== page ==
In January 1997 the company increased capacity by 60%. Management proposed to recruit 300 new workers, but to pay them 40% less than the core workforce. In April that year, management cancelled all short-term contracts, and demanded that unions accept the two-tier salary scale. They began closing sections of the workshop, and transferring work to other Philips plants. But the size of the order book obliged management to backtrack partially, and in July 1997 they hired 500 weekend workers, according to the more advantageous old contracts.

In November 1997, the UGT union agreed to the two-tier salary scale. Workers struck in protest and, on 12 January 1998, UGT shop stewards crossed the picket line.

In April 1998, the company said all future workers would be recruited through temporary labour agencies. They withdrew this threat after workers threatened to strike every weekend. Only recently licensed to operate in Spain, “temp” agencies are deeply distrusted by workers and young people. There is widespread sympathy for the youth campaign to close private labour agencies, which are accused of profiteering from unemployment, and encouraging flexible and unstable labour contracting.

In June, management invoked new labour legislation to impose the new shift system. There were a series of one day strikes. In an attempt to divide and isolate more militant workers, management destroyed part of the plant, and build a wall dividing different workshops.

On July 6th, Miniwatt workers began an all-out strike. In a hard struggle, workers occupied the factory, and organised a number of ambitious events, including a flash occupation of the Barcelona stock exchange, and the burning of tyres in the Placa de San Jaume, home of the Catalan government and Barcelona city council.

International solidarity

With most trade unionists nowadays accepting the “logic of competition,” Philips was amazed to discover that workers at their Brazilian plant of San Jose dos Campos refused to do any overtime to replace lost production during the Barcelona strike.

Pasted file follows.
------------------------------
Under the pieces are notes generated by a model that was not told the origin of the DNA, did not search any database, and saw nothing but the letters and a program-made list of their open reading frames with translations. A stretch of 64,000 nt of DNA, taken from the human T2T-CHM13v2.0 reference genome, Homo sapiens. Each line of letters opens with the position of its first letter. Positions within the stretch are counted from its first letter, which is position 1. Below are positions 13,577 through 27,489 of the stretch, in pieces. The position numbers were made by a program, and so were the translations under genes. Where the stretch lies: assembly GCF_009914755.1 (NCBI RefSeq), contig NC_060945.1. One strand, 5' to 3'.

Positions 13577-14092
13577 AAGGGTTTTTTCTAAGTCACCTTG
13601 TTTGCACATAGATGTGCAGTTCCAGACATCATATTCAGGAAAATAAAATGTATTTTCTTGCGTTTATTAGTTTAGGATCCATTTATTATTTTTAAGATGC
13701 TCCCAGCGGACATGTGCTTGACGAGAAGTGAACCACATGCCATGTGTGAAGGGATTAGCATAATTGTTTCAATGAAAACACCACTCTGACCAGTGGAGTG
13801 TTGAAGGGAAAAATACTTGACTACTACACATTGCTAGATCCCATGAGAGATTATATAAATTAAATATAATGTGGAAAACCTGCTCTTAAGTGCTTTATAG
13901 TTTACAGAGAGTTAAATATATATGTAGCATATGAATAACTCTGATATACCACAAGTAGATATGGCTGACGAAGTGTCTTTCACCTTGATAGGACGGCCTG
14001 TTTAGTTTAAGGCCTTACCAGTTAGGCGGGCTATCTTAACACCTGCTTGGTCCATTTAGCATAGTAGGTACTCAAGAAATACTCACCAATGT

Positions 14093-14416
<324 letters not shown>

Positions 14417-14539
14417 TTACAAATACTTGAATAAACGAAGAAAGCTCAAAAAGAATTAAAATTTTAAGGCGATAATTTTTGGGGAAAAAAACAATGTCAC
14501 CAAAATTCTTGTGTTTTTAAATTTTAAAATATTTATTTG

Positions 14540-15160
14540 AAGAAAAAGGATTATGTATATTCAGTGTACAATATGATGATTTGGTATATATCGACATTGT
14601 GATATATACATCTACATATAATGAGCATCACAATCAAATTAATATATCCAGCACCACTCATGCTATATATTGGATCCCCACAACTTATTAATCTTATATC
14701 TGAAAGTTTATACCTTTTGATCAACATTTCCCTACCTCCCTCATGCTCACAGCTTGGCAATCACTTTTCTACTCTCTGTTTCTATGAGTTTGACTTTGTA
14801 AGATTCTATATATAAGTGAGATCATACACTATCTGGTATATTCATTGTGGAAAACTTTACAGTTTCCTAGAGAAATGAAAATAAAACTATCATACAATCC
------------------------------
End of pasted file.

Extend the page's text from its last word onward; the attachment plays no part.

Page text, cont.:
After three months on strike against a multinational, Miniwatt workers were increasingly desperate. But, when they realised that poorer workers, thousands of kilometres away, had adopted such exemplary solidarity measures, their morale was restored for a final push towards victory.

Calalonia's main left parties were conspicuous by their absence from the solidarity campaign. But the United and Alternative Left (EUiA) threw all its efforts into the Miniwatt campaign.

Formed after a split in the Catalan wing of the ex-Communist United Left, EUiA is a regroupment of Communists, Trotskyists and independent leftists who want to rebuild a pluralist social and political movement to the left of social democracy.

Current situation

Management and the UGT trade union bureaucrats are still trying to squeeze through some unfavourable clauses in the contracts for the 350 new workers now recruited to meet extra orders. They have also appealed against the court which squashed their original plans, though they know that no court would try to enforce a pro-management decision in the current balance of forces so strong is the popular feeling against Miniwatt and Philips.